Importance of Influenza Vaccine in Pregnancy
The annual flu season in this country typically runs from October to May. Women who are pregnant during this time are strongly encouraged to receive their annual influenza vaccine.
Pregnancy alters a woman’s immune system, making her more sensitive to the flu. Having the flu during pregnancy creates health risks for your unborn baby and increases the chances of premature labor and delivery. The high fevers associated with the flu can also lead to birth defects.
Being pregnant is no excuse to skip your flu shot. By getting the influenza vaccine in pregnancy, a mother can transfer the antibodies to her baby. This protection can be further extended by breastfeeding the baby after birth.
Use of the inactivated influenza vaccine has not been shown to produce any adverse reactions in pregnancy and offers important protection against the flu. Administration of the inactive influenza vaccine in pregnancy is advised by the U.S. Centers for Disease Control and Prevention and supported by the American College of Obstetricians and Gynecologists.
Getting the Flu During Pregnancy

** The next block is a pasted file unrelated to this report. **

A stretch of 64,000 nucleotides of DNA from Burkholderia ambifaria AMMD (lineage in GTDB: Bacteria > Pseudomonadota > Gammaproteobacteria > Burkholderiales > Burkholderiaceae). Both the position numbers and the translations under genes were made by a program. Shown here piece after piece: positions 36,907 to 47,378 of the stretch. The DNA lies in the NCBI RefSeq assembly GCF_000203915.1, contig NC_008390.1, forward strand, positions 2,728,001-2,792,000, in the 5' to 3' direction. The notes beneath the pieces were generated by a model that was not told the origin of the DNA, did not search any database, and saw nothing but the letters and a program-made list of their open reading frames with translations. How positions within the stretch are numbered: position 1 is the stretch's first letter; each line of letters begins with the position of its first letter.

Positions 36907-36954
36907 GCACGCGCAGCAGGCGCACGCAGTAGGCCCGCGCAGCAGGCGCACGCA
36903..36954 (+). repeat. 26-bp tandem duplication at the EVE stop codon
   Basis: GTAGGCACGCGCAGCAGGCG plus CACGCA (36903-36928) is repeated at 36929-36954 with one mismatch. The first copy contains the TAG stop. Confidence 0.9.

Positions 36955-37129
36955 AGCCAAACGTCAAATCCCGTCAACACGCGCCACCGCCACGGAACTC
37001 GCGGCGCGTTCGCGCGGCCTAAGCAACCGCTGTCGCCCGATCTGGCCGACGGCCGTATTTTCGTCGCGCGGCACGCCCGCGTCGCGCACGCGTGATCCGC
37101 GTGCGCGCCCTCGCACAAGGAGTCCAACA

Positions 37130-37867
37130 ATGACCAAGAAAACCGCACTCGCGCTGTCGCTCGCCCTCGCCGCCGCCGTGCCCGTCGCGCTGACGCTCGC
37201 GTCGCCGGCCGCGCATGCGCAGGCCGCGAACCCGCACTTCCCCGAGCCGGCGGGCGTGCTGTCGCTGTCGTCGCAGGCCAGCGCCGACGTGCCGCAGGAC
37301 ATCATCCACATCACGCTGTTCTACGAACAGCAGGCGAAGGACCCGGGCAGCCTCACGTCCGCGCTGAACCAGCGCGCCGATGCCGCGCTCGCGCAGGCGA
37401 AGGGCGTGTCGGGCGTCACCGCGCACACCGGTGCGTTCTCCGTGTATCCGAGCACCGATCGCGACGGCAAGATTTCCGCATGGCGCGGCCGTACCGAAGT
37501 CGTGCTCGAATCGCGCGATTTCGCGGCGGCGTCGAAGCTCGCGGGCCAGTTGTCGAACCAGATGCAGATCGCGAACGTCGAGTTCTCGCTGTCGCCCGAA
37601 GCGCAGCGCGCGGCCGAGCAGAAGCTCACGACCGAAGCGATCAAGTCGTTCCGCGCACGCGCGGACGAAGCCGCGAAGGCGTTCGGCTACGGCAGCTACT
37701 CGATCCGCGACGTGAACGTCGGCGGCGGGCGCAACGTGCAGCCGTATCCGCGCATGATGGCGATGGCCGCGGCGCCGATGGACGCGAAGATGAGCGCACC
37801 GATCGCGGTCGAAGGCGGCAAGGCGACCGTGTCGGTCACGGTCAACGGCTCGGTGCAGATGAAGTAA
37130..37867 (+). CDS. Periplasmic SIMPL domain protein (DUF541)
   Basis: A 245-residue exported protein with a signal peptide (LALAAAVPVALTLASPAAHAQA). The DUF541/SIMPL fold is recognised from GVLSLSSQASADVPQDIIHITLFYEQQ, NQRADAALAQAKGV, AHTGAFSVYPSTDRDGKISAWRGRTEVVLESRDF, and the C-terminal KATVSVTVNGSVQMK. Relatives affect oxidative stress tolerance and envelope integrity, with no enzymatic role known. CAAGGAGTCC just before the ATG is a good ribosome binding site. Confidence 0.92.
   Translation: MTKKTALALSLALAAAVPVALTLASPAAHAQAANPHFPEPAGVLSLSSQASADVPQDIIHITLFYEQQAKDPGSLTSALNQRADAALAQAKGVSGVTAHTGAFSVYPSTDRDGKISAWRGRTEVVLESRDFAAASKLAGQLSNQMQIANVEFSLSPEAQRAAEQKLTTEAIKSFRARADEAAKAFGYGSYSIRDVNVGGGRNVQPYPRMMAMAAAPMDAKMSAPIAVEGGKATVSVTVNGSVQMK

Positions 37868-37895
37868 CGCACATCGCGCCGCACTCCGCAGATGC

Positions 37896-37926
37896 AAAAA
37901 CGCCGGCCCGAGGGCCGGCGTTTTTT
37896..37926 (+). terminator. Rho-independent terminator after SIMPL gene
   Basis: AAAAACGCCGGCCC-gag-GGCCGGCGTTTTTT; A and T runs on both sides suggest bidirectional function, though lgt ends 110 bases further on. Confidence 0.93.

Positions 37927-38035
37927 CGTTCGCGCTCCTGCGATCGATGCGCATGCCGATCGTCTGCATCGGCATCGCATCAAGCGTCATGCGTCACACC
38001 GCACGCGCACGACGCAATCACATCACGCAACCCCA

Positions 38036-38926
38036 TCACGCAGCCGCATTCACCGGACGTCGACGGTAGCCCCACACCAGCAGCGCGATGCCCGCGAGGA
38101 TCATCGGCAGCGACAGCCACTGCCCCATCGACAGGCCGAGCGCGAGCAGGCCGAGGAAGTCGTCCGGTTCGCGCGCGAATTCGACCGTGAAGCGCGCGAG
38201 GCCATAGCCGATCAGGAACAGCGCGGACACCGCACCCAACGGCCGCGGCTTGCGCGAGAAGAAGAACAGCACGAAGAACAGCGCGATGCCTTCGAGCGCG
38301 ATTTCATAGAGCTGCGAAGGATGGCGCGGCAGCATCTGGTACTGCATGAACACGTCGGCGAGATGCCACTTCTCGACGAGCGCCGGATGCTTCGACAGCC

No vaccine offers a 100 percent guarantee against disease. Seasonal influenza vaccines contain antibodies against the viruses most likely to be present during the current flu season. Additional viruses may surface that are not covered in the vaccine, which means you could still get the flu.
Symptoms of the flu include:
- Fever of 1000F or higher
- Sore throat
- Runny/stuffy nose
- Nausea and vomiting
If you are pregnant and experience flu-like symptoms, contact your obstetrician right away. After evaluation, if your doctor determines you have contracted a case of the flu, antiviral medications may be prescribed to reduce severity.
Relieving Symptoms of Influenza in Pregnancy
Even though you are pregnant, there are some ways to reduce the uncomfortable symptoms of influenza. Always check with your OB/GYN before taking any prescription or over-the-counter medication. Non-medical comfort measures include:
- Drink lots of fluids
- Sponge your body with a cool, damp washcloth
- Use a room humidifier to increase moisture
- Gargle with salt water